When pre-baking or even post-curing a large, high-quality part, you want to be sure you're getting the part temperature you want. This requires you to attach a "thermometer" to the part itself - probably many! The solution to your problem is the thermocouple!
For more information on setting up thermocouple logging, see this post:TEMPERATURE MEASUREMENT WITH THERMOCOUPLE
A thermocouple is a junction of two dissimilar metals that produce a very small voltage that changes with temperature - the "thermoelectric effect" is what's happening here for you scientists. Therefore, there are standard combinations of metals used to connect thermocouples that are denoted by a letter value. A very common type of thermocouple is the "J" type (also called "L" type in Europe).Wikipedia), which is a combination of iron and constantan (a nickel alloy). Type J thermocouples can be used between -40 °C and +750 °C - perfect for furnace monitoring! You will also see Type K (Chromel-Alumel) which has a slightly different range but is also very common.
A problem with thermocouples is that they require a reference temperature, called the "cold junction," to provide a stable voltage that can be compared to voltages that vary with changing junction temperature. This is basically just another type of thermocouple housed outside of the hot room. Here's an image showing the effect of a reference junction on a cook's recorded temperature:
See this line below - the pink one - which is the cold spot that is monitored along with the temperature of some parts in an oven. The blue trace is the air temperature - just a thermocouple hanging over the part in the oven. This cook had a “ramp” to 80°C (the initial steep section – it sounds steep, but it actually took the pieces 2.5 hours to reach 80°C) followed by a 3-hour “soak” at 80°C This was a low temperature prepreg in a thick section so the bake profile was designed to prevent the exothermic cure reaction from getting out of control and increase the cure temperature. You can see the part temperatures (green and red) "run through" through the air and outside of the mold in about 3 hours. This is the "exotherm" that occurs during curing and can be detrimental to tool and part stability if things cure too quickly. Here we kept the temperature low and then ramped it up to 95°C for 6 hours just to make sure the cure was complete - even in thinner areas of the part that may not have generated much heat of their own.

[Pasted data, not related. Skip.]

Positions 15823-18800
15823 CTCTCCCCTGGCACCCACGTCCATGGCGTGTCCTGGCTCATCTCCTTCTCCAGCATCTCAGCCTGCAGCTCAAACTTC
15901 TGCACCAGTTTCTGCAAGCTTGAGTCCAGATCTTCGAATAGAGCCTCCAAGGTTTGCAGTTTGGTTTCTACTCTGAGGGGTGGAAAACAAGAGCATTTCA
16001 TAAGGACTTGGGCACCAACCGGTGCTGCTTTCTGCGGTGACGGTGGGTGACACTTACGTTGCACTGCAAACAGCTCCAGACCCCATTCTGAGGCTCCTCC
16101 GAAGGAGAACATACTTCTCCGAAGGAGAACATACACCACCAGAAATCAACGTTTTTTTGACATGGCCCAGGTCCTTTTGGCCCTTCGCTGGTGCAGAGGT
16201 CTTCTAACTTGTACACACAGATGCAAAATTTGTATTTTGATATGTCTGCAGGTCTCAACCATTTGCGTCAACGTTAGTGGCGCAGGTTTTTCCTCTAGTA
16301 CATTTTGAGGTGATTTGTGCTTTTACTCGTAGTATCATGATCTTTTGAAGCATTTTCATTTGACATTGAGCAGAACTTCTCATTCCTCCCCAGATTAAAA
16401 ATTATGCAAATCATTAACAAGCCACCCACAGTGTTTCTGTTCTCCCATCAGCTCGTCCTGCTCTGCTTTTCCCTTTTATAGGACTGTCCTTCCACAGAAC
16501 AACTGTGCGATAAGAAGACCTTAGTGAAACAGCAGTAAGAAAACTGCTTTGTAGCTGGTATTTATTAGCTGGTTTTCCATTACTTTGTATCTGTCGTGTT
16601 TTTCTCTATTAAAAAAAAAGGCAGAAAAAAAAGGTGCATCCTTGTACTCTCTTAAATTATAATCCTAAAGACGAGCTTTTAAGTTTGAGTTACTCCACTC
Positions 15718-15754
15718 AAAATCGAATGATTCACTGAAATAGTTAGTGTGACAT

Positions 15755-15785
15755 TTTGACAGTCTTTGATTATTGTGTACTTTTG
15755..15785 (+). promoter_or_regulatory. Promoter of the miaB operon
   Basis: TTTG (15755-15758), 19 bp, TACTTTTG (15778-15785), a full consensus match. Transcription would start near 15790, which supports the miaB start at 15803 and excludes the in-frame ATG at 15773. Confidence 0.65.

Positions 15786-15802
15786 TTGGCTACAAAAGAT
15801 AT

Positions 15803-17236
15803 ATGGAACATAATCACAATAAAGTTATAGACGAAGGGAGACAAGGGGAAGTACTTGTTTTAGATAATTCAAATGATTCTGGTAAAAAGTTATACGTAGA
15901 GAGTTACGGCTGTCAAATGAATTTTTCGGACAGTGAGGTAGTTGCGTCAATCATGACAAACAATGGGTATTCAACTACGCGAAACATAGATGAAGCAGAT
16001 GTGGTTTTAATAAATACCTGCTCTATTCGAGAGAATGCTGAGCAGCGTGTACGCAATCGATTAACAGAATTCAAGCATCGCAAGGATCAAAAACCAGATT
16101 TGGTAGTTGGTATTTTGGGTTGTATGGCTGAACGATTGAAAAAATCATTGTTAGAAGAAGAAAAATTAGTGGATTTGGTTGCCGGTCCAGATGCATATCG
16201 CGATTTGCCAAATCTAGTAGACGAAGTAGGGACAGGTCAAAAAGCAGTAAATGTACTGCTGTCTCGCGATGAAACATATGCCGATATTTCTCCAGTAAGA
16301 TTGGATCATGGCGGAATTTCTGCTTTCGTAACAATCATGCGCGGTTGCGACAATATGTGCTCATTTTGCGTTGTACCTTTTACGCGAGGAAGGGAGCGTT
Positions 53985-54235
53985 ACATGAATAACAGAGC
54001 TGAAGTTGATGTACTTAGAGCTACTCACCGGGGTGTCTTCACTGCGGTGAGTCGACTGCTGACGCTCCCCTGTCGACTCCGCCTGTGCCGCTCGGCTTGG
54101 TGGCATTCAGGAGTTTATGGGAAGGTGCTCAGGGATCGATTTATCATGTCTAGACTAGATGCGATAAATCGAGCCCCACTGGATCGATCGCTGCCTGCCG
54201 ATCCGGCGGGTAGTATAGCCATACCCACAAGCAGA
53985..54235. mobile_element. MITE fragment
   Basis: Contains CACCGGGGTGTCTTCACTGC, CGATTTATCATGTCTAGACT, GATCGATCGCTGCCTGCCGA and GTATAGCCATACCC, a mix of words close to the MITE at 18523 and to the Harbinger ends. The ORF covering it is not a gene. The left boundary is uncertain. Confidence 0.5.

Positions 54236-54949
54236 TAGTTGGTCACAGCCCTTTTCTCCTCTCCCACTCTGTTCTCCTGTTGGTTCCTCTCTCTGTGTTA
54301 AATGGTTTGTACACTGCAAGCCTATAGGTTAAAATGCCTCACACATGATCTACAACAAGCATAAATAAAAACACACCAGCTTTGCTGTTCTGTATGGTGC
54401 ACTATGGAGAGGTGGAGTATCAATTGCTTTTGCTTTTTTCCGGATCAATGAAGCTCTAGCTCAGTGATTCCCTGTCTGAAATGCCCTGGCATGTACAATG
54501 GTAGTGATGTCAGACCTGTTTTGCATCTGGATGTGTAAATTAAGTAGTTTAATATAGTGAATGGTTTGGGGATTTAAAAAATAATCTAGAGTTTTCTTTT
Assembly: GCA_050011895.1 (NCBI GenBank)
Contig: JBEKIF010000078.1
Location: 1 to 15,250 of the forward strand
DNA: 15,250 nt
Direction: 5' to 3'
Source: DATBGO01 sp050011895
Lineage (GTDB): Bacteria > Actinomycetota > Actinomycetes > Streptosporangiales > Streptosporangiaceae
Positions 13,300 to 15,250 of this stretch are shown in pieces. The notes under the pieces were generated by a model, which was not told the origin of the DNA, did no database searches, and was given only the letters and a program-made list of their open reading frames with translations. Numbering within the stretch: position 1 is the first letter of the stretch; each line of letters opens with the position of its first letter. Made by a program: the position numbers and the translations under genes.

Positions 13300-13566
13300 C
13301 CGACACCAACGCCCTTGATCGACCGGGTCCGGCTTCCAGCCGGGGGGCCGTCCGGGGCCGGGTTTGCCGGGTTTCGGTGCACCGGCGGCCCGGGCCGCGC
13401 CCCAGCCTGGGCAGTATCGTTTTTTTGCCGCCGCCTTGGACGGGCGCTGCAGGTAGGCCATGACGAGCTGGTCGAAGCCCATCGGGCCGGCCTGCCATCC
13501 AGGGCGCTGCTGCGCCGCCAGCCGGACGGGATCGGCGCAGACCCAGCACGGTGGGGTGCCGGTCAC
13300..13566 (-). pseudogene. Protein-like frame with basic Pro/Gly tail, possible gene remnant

So about this cold spot – it also tells a story. This was baked on a hot day and the shop door was open and some air was blowing through. We started cooking in the morning and you can see that the ambient 'cold spot' temperature has risen and fallen throughout the day. Around 9:30 at the chef's it was late and getting cold - so someone locked the door. The control box was discarded when the internal temperature around the hot furnace rose again without a breeze to cool it down. You can see how the cold junction instability affects the "temperature" measured by the thermocouples! You can also bet that the actual oven and piece temperatures didn't fluctuate that much between 9:30 and 10:30 when baking. After the day's fluctuating room temperature, the rest of the cook was calm. Keep this in mind when using thermocouples for temperature monitoring and control – they are a relative measuring instrument and only work as well as their reference junction and calibration allow.
So how do you use thermocouples? Well, there are many options! The easiest way is to buy a portable "reader" that you attach a thermocouple "probe" to and read the temperature. You can hang one of these thermocouples in your oven and monitor the temperature of the air inside. Just think of the reference junction and don't leave the reader on the stove! The multi-channel recorder is one step further. They are readily available from many manufacturers and can be recorded in internal memory, on a computer, or even on paper tape. The one I've had for a long time was made by Pico and has 8 input channels and plugs into a USB port on a laptop. You can buy loggers with any number of channels and logging options if you want to spend some money - but it's getting cheaper and easier all the time. I will list some links to these types of products in Appendix B at the end of this article.